Next on the itinerary was the Selime Monastery, a very cool rock structure carved out from within a ginormous mountain. According to the guide, the monastery dates from 8th-10th centuries and included a missionary school, a living area, and at least one church, as well as monks’ quarters, a large kitchen and even a stable for mules. It is therefore the biggest religious building in Cappadocia. After some upfront information, the guide let us explore the monastery on our own. We carefully walked through the walls and trenches of this fortress-like structure. We played hide-and-seek using “secret” passageways, twisting stairways, and ever-steep ladders. There were even holes big enough climb into. Click here for more on Selime Monastery.  

We had lunch at a riverside restaurant, which included soup, salad, and a choice between trout, chicken, vegetarian, or meatballs. Most of the dishes were baked/broiled except for the grilled chicken and Adana şiş. I ate fish because I love fish. Drinks were extra (a can of juice cost 4TL and a half-liter bottle of water was 1TL).
Next, we drove 30 minutes out to Ihlara Valley Hike, a lush, green river canyon. The valley is 14 km long, and we were dropped off at about the 3km point. After descending a couple of hundred stairs to the canyon floor, our guide showed us the Ağaçaltı cave church dating to the 4th century with paintings from the 10th century. Then we were allowed to roam around freely. I walked with Nadia, since her husband decided to skip this portion of the tour and stayed in the van with the kids who were becoming grouchy. The walk near the water bank was lovely; we stopped every so often to take photos by picturesque water stops and tall cliffs with caves shining from them like jewels.

By 5pm, the group was super tired and energy was low. We made a very quick stop at Pigeon Valley, overseeing another beautiful part of Cappadocia. Unlike other places on this trip, I simply didn’t have energy to pose. Alex, Nadia, and I took turns taking each other’s quick snaps before joining tourist crowds across the street at sweets stores. Lokum was overpriced, so I didn’t buy anything, but the free samples for pistachio, rose, and chocolate lokum were delicious. The sugar rush was just what I needed to make it through our final stop.

Last but not least, everyone mustered the strength for the final stop on the Green Tour: Onyx Jewelry Factory & Demonstrations. We saw an artisan make onyx “eggs” and other cool shapes from stone. There was dust everywhere in the shop. Nadia’s two kids won the token pieces. We then walked through a jewelry shop. I tried on plenty of rings made of precious stones, including Turkey’s famous turquoise stone, but nothing was in my budget and I hesitated making a valuable purchase due to the fear of losing it. I’ll put these gems on my wish list and have my husband buy them for me. Soon after the tour ended, we crashed.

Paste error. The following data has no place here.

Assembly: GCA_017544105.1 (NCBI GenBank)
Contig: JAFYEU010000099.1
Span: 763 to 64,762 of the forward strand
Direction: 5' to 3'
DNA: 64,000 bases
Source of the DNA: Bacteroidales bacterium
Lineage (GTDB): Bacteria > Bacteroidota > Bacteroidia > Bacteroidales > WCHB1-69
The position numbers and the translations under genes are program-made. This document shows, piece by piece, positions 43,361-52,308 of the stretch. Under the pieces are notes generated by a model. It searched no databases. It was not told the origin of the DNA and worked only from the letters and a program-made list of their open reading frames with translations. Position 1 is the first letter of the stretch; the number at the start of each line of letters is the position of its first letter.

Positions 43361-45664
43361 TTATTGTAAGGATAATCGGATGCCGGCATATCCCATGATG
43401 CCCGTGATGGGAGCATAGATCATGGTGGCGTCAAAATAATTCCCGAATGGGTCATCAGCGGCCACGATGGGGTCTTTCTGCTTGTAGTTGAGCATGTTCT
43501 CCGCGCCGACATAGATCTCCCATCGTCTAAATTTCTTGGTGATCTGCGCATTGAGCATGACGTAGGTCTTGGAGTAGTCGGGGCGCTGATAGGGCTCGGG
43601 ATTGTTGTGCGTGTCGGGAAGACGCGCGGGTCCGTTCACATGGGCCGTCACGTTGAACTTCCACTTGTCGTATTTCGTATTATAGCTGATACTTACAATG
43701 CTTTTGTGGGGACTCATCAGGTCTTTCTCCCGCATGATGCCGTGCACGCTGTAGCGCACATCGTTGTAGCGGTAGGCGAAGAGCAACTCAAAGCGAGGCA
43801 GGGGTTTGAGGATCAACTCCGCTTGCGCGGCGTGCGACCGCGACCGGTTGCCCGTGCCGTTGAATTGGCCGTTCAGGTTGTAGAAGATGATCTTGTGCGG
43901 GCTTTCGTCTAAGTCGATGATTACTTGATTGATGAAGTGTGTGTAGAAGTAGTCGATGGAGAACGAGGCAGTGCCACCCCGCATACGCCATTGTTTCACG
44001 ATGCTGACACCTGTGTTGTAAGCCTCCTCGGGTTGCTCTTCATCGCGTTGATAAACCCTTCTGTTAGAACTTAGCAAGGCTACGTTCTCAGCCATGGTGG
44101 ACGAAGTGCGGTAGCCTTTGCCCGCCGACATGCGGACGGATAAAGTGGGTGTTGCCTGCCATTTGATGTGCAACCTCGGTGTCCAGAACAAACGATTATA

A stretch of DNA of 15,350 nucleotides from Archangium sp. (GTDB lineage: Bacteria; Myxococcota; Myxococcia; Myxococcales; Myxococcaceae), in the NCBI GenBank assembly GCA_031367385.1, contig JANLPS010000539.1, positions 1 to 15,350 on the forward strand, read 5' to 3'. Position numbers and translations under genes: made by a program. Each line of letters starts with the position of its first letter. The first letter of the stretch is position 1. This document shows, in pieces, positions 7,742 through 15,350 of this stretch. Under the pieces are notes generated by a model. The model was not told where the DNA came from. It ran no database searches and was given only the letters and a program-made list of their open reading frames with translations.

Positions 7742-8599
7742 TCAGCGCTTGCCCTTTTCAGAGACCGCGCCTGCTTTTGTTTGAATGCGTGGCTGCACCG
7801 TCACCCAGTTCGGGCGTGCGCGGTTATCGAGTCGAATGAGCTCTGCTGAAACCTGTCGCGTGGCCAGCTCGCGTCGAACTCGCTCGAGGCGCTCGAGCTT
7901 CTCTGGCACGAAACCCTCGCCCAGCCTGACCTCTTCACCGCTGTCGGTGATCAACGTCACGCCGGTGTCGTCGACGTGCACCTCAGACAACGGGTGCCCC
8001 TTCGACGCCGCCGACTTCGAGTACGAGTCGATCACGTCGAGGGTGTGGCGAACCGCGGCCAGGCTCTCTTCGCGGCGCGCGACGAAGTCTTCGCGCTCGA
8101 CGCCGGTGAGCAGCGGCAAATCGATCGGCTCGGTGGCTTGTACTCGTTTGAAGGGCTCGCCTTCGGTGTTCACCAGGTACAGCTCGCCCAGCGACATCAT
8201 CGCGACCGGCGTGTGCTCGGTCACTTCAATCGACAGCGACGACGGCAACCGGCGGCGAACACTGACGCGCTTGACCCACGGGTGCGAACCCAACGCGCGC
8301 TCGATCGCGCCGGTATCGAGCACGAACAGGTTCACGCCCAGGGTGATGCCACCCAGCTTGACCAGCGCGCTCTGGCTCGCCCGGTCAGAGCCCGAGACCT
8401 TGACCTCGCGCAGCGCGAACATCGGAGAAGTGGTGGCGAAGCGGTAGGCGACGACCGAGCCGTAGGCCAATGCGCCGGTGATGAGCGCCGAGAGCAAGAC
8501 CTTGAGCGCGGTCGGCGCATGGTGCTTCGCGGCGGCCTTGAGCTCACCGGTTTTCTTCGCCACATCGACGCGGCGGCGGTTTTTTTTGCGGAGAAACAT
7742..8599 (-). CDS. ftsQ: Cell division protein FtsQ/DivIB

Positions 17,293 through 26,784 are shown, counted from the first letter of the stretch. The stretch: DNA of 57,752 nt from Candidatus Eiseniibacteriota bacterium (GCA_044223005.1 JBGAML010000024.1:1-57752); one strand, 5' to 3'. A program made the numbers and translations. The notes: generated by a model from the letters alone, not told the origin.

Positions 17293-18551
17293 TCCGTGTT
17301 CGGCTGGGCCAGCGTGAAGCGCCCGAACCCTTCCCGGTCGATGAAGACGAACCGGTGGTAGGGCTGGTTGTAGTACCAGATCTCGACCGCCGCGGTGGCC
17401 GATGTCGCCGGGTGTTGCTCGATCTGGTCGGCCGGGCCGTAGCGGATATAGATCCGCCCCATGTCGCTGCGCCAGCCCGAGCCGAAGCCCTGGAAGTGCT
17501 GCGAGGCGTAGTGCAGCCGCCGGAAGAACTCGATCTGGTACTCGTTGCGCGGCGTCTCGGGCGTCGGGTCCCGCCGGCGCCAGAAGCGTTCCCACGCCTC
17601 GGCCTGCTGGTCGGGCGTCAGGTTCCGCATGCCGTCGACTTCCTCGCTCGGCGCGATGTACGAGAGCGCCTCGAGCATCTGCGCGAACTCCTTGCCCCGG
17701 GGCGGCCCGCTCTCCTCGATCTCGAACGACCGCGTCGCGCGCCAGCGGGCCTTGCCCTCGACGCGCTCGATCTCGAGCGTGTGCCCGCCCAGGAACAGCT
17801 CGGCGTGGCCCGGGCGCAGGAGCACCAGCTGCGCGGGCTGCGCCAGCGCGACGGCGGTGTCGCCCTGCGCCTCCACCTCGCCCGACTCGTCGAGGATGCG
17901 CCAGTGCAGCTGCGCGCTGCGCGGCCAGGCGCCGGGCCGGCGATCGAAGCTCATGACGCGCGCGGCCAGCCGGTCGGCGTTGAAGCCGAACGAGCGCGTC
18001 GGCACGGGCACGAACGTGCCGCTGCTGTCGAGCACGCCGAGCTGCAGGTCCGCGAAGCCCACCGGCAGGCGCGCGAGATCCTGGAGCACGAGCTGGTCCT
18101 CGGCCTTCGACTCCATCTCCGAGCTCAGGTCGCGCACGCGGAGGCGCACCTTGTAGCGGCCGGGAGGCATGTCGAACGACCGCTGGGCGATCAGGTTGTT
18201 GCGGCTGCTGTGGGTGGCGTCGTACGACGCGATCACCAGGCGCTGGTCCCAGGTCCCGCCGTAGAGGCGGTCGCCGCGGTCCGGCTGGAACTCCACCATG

Sunday: Fairy Chimneys & Roaming Around
On Sunday, we wanted to wake up early and hike up to “Sunrise Point” where balloons could be seen flying over caves. Despite our efforts to set alarms, we simply couldn’t get up. Instead, we enjoyed an adventure to Fairy Chimneys. And it was an adventure. The city bus dropped us off at a random location; we wandered like nomads along roadsides; and after much dehydration, finally stumbled upon the famed fairy chimneys. The tall sculptures surely looked like fairy houses! We were accompanied by an Indian boy whom we had met the evening before from Nicole’s hostel group.
I don’t know why, but I was grumpy again so while the fairy chimneys were lovely, I was just didn’t enjoy them as much. Part of it was petty disputes with Alex and another part was the weather. We all had lunch together, and then I excused myself. I told Alex I would meet her at the bus stop in two hours. I walked around Göreme on my own and shopped for gifts—mini purses, postcards, coffee toasters, coffee runner for mom. At one store, I spotted mini Cappadocia caves and chimneys made out of pottery. I smiled at the elderly woman selling them and walked towards her. I purchased two from her. Then I saw her husband sitting nearby, smoking a cigarette and drinking çay. I spotted a tavla board nearby, and pulled up a seat next to him. “Oynamak ester misiniz?” Do you want to play? My excitement for life returned, as if a soul had reentered my body. I smirked at my opponent, and rolled the dice.